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This cheatsheet glances over some of the common syntax of F# 3.0. If you have any comments, corrections, or suggested additions, please open an issue or send a pull request to https://github.com/dungpa/fsharp-cheatsheet.

Contents

Comments
Strings
Basic Types and Literals
Functions
Pattern Matching
Collections
Tuples and Records
Discriminated Unions
Exceptions
Classes and Inheritance
Interfaces and Object Expressions
Active Patterns
Compiler Directives

Comments

Block comments are placed between (* and *). Line comments start from // and continue until the end of the line.

(* This is block comment *)

// And this is line comment

XML doc comments come after /// allowing us to use XML tags to generate documentation.

/// The `let` keyword defines an (immutable) value
let result = 1 + 1 = 2

Strings

F# string type is an alias for System.String type.

/// Create a string using string concatenation
let hello = "Hello" + " World"

Use verbatim strings preceded by @ symbol to avoid escaping control characters (except escaping " by "").

let verbatimXml = @"<book title=""Paradise Lost"">"

We don't even have to escape " with triple-quoted strings.

let tripleXml = """<book title="Paradise Lost">"""

Backslash strings indent string contents by stripping leading spaces.

let poem = 
    "The lesser world was daubed\n\
     By a colorist of modest skill\n\
     A master limned you in the finest inks\n\
     And with a fresh-cut quill."

Basic Types and Literals

Most numeric types have associated suffixes, e.g., uy for unsigned 8-bit integers and L for signed 64-bit integer.

let b, i, l = 86uy, 86, 86L

// [fsi:val b : byte = 86uy]
// [fsi:val i : int = 86]
// [fsi:val l : int64 = 86L]

Other common examples are F or f for 32-bit floating-point numbers, M or m for decimals, and I for big integers.

let s, f, d, bi = 4.14F, 4.14, 0.7833M, 9999I

// [fsi:val s : float32 = 4.14f]
// [fsi:val f : float = 4.14]
// [fsi:val d : decimal = 0.7833M]
// [fsi:val bi : System.Numerics.BigInteger = 9999]

See Literals (MSDN) for complete reference.

Functions

The let keyword also defines named functions.

let negate x = x * -1 
let square x = x * x 
let print x = printfn "The number is: %d" x

let squareNegateThenPrint x = 
	print (negate (square x)) 

Pipe and composition operators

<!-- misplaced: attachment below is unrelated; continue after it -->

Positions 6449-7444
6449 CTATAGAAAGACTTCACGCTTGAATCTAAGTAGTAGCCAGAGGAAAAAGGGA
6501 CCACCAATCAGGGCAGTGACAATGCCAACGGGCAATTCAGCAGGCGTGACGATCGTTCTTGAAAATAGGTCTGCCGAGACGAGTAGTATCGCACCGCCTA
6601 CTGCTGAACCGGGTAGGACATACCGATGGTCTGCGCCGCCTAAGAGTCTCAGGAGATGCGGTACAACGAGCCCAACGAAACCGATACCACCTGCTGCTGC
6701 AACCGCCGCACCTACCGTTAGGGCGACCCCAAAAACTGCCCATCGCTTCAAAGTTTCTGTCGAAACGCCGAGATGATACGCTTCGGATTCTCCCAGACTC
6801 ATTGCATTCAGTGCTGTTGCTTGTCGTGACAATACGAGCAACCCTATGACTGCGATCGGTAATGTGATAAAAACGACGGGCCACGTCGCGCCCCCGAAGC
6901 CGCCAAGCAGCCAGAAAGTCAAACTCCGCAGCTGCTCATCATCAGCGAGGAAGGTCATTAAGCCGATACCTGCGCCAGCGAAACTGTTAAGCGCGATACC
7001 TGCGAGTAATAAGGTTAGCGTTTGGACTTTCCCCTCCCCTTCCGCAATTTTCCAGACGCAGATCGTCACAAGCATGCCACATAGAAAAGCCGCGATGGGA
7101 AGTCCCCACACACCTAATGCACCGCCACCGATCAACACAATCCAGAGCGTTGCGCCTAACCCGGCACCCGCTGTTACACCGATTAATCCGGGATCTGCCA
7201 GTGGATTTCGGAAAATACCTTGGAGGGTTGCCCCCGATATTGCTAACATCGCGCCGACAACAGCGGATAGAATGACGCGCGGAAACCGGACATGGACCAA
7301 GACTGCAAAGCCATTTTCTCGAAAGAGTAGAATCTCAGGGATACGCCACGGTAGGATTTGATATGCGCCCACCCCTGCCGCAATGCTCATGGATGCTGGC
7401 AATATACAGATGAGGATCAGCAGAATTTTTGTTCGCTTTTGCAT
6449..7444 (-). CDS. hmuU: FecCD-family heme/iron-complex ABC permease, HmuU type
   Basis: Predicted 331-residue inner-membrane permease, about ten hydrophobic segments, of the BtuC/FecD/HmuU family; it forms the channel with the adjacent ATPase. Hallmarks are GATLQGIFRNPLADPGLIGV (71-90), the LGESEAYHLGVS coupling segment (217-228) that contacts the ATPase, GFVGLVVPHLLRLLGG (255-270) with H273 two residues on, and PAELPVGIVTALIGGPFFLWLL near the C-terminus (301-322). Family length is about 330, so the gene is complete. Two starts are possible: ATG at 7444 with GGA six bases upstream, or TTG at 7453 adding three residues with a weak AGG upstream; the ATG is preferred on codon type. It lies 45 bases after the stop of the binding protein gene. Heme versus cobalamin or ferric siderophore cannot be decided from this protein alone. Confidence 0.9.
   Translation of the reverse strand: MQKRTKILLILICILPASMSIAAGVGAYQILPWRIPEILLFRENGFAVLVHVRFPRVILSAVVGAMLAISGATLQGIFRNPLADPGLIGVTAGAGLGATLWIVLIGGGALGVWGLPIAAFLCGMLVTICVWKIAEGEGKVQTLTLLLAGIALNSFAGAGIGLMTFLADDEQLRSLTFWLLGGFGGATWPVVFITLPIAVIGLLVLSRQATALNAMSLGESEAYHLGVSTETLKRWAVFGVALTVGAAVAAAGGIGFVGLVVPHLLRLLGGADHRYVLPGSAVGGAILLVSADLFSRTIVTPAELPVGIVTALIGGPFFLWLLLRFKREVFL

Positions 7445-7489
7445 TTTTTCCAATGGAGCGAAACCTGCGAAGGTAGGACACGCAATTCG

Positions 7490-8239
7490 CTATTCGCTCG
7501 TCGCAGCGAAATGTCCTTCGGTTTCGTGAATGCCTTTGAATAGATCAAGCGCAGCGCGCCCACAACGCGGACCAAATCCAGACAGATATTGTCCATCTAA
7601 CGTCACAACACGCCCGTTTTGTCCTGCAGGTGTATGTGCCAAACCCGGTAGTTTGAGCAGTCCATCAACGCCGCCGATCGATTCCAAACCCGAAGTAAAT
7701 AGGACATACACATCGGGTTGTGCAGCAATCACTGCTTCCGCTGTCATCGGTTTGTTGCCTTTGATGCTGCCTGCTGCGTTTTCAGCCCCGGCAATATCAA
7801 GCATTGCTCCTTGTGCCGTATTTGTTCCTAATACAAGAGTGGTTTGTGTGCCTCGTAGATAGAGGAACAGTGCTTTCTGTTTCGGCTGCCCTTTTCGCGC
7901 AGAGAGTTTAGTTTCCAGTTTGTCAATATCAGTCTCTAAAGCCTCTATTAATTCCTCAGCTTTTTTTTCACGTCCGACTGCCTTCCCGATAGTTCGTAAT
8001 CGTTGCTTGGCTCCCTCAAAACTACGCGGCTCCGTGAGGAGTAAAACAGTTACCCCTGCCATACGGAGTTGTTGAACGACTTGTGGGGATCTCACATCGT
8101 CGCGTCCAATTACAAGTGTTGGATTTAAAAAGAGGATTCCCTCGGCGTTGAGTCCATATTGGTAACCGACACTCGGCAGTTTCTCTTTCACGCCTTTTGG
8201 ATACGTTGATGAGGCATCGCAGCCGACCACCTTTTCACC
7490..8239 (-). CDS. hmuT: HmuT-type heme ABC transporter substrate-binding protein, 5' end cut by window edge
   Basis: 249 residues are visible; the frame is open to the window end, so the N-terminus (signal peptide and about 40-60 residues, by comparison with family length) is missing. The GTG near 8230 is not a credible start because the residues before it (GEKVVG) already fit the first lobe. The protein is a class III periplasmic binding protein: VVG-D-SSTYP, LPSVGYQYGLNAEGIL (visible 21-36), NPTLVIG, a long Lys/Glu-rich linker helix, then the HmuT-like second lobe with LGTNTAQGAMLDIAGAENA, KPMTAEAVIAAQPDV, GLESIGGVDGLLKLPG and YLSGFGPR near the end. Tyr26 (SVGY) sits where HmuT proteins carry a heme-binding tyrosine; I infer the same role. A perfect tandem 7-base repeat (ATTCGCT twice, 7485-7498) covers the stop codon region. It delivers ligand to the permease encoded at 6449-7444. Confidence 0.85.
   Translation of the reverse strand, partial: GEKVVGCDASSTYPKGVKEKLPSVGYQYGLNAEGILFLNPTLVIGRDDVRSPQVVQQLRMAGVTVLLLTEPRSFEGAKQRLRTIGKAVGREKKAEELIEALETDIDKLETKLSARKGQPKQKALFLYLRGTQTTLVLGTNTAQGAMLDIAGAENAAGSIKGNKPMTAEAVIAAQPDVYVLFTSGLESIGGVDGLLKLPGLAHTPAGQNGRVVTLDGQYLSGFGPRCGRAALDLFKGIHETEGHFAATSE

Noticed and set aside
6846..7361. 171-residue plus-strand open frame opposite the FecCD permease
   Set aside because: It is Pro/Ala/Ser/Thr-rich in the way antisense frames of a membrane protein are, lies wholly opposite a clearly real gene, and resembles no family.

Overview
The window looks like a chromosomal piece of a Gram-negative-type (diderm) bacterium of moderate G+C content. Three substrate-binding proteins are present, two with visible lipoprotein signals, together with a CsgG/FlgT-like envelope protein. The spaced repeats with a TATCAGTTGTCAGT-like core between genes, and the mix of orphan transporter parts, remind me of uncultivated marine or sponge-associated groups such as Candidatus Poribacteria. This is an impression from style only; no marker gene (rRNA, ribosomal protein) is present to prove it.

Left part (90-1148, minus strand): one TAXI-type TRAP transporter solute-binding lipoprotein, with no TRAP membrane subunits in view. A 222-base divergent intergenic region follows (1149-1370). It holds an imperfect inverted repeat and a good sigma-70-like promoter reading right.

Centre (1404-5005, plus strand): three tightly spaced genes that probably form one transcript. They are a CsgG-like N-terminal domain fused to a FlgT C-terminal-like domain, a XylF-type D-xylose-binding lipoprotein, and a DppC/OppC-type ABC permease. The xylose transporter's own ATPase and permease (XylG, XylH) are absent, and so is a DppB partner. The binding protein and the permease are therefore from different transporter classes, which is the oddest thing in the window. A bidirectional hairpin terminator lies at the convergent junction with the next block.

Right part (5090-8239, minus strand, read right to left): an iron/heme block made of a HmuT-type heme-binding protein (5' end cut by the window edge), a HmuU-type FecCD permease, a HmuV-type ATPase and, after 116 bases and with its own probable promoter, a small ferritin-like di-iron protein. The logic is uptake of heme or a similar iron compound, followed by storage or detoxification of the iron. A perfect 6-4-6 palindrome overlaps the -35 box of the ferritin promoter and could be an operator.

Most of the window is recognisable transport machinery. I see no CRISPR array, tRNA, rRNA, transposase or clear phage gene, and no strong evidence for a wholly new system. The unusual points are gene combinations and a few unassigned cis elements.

Pipe operator |> is used to chain functions and arguments together. Double-backtick identifiers are handy to improve readability especially in unit testing:

let ``square, negate, then print`` x = 
	x |> square |> negate |> print

This operator is essential in assisting the F# type checker by providing type information before use:

let sumOfLengths (xs : string []) = 
	xs 
	|> Array.map (fun s -> s.Length)
	|> Array.sum

Composition operator >> is used to compose functions:

let squareNegateThenPrint' = 
	square >> negate >> print

Recursive functions

The rec keyword is used together with the let keyword to define a recursive function:

let rec fact x =
    if x < 1 then 1
    else x * fact (x - 1)

Mutually recursive functions (those functions which call each other) are indicated by and keyword:

let rec even x =
   if x = 0 then true 
   else odd (x - 1)

and odd x =
   if x = 0 then false
   else even (x - 1)

Pattern Matching

Pattern matching is often facilitated through match keyword.

let rec fib n =
    match n with
    | 0 -> 0
    | 1 -> 1
    | _ -> fib (n - 1) + fib (n - 2)

In order to match sophisticated inputs, one can use when to create filters or guards on patterns:

let sign x = 
	match x with
    | 0 -> 0
    | x when x < 0 -> -1
    | x -> 1

Pattern matching can be done directly on arguments:

let fst' (x, _) = x

or implicitly via function keyword:

/// Similar to `fib`; using `function` for pattern matching
let rec fib' = function
    | 0 -> 0
    | 1 -> 1
    | n -> fib' (n - 1) + fib' (n - 2)

For more complete reference visit Pattern Matching (MSDN).

Collections

Lists

A list is an immutable collection of elements of the same type.

// Lists use square brackets and `;` delimiter
let list1 = [ "a"; "b" ]
// :: is prepending
let list2 = "c" :: list1
// @ is concat    
let list3 = list1 @ list2   

// Recursion on list using (::) operator
let rec sum list = 
    match list with
    | [] -> 0
    | x :: xs -> x + sum xs

Arrays

Arrays are fixed-size, zero-based, mutable collections of consecutive data elements.

// Arrays use square brackets with bar
let array1 = [| "a"; "b" |]
// Indexed access using dot
let first = array1.[0]  

Sequences

A sequence is a logical series of elements of the same type. Individual sequence elements are computed only as required, so a sequence can provide better performance than a list in situations in which not all the elements are used.

// Sequences can use yield and contain subsequences
let seq1 = 
	seq {
        // "yield" adds one element
        yield 1
		yield 2

        // "yield!" adds a whole subsequence
        yield! [5..10]
	}

Higher-order functions on collections

The same list [ 1; 3; 5; 7; 9 ] or array [| 1; 3; 5; 7; 9 |] can be generated in various ways.

  • Using range operator ..

     let xs = [ 1..2..9 ]
    
  • Using list or array comprehensions

     let ys = [| for i in 0..4 -> 2 * i + 1 |]
    
  • Using init function

     let zs = List.init 5 (fun i -> 2 * i + 1)
    

Lists and arrays have comprehensive sets of higher-order functions for manipulation.

  • fold starts from the left of the list (or array) and foldBack goes in the opposite direction

    let xs' = Array.fold (fun str n -> 
                sprintf "%s,%i" str n) "" [| 0..9 |]
    
  • reduce doesn't require an initial accumulator

    let last xs = List.reduce (fun acc x -> x) xs